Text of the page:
Indian Courts and Public Authorities are bound to recognize documents legalized in foreign countries which are parties to ‘Apostille Convention’: Kerala HC [Read Judgment]
The Kerala High Court has by extending the recognition towards legality of a document attested in a Foreign country to India has passed a unique and land mark Judgment, the one of a kind in the country, by giving recognition to the principles of private International law and making it applicable to the realm of domestic law(i.e. Municipal Law).
The petitioner who is an Indian citizen wanted to marry a foreign national from Switzerland. He gave notice of marriage as prescribed under S.5 of the Special Marriage Act,1954.The marriage officer refused to accept the civil certificate given along with the application to prove the single status of the prospective bride groom ,though attested abroad by notary and issued from Swiss confederation , stating that the same cannot be given validity and approval in India.
The Court speaking through Honourable Mr Justice Mohammed Mustaque, in Abdul Manaf P.A v State of Kerala & others repelled the contentions of the marriage officer regarding refusal to register the marriage and held that status of civil certificate which has been issued by Swiss Confederation and attested by a notary in terms of Hague Convention,1961(Apostille Convention) wherein India was a signatory was a valid document and does not require any further legalisation in India .
The Court opined as follows :-“ Ext.P5 certificate of civil status is issued by the Swiss Confederation, to prove the bride marital status, attested by a notary in terms of Hague Convention, abolishing the requirement of legalisation for foreign public documents (Apostille Convention). India has declared its accession to above Convention on 05/10/1961. The Switzerland has not objected to accession of India as Contracting State under article 12 of the Convention. Thus, the Indian Court and the Public Authorities are bound to recognise such certification of the notaries of the foreign country”.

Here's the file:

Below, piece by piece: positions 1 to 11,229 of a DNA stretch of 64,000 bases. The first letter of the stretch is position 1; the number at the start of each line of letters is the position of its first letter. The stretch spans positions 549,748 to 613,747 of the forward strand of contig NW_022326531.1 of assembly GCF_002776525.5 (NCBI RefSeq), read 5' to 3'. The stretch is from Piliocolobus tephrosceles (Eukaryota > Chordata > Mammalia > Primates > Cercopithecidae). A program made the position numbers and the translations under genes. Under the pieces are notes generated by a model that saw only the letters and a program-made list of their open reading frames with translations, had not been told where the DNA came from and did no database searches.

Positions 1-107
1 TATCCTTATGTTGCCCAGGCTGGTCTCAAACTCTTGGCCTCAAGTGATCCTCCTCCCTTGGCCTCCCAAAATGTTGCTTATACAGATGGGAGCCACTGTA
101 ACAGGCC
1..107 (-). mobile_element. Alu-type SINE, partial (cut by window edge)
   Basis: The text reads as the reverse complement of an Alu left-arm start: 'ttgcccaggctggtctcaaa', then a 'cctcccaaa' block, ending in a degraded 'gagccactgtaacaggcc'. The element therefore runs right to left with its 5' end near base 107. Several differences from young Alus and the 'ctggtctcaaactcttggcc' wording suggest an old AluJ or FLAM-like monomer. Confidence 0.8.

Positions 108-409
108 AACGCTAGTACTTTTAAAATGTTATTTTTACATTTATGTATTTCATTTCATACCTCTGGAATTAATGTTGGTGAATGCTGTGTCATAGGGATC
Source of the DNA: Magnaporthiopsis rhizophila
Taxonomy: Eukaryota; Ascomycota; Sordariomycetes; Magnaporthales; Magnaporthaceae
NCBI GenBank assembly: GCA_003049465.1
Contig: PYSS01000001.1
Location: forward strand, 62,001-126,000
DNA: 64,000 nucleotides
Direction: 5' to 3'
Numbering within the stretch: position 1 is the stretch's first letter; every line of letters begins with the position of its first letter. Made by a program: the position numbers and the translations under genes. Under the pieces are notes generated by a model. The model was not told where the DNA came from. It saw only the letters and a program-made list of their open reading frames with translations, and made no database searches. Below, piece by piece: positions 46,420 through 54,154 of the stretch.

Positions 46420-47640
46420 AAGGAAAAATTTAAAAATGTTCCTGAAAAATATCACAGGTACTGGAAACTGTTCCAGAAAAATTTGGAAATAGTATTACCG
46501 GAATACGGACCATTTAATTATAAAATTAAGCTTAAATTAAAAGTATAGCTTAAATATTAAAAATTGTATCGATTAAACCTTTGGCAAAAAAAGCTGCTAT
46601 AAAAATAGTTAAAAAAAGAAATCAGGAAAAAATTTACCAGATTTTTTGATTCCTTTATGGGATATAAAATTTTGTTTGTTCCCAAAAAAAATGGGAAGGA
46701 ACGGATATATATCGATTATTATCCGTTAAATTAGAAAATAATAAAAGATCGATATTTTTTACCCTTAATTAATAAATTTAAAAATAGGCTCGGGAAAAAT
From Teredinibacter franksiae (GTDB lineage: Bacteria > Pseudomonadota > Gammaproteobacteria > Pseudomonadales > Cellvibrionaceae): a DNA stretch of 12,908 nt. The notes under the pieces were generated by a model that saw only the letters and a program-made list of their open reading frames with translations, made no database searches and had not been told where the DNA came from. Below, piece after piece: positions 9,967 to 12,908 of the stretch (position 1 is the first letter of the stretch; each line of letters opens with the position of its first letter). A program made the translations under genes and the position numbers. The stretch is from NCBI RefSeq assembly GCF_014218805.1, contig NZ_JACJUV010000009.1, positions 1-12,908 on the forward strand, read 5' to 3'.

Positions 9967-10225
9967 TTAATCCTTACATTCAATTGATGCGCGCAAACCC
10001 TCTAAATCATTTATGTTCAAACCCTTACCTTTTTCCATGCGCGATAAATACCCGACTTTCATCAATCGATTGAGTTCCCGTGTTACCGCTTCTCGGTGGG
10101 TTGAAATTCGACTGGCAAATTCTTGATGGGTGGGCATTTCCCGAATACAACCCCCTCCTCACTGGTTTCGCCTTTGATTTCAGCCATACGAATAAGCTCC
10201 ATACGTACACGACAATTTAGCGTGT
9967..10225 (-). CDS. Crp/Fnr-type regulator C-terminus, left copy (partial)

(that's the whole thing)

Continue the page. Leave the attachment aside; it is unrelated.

The Apostille Convention,1961(Hague Convention,abolishing the requirement of legalisation for foreign public documents) replaced cumbersome formalities of requirement of diplomatic or consular legalisation for foreign public documents and legalisation process of authentication by issuance of Apostille
Certificate. The foreign public documents do not require legalisation if it bears apostille certification.
Based on the above, the court directed the marriage officer to process the application of the petitioner .The court further directed that since the waiting period contemplated under the Special Marriage Act, 1954 was over, the marriage officer shall cause to take necessary steps to register the marriage expeditiously.
Read the Judgment here.